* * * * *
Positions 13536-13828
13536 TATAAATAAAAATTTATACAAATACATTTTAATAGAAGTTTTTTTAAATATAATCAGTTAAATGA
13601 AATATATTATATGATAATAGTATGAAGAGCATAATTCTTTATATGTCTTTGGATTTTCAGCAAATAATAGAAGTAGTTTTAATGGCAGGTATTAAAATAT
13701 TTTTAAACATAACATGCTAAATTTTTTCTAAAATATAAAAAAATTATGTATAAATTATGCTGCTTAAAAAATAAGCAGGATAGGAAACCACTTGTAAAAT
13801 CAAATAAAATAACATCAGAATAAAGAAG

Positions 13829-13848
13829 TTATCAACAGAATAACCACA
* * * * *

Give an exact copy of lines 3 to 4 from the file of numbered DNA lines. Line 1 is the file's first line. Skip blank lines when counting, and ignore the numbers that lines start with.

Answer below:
13601 AATATATTATATGATAATAGTATGAAGAGCATAATTCTTTATATGTCTTTGGATTTTCAGCAAATAATAGAAGTAGTTTTAATGGCAGGTATTAAAATAT
13701 TTTTAAACATAACATGCTAAATTTTTTCTAAAATATAAAAAAATTATGTATAAATTATGCTGCTTAAAAAATAAGCAGGATAGGAAACCACTTGTAAAAT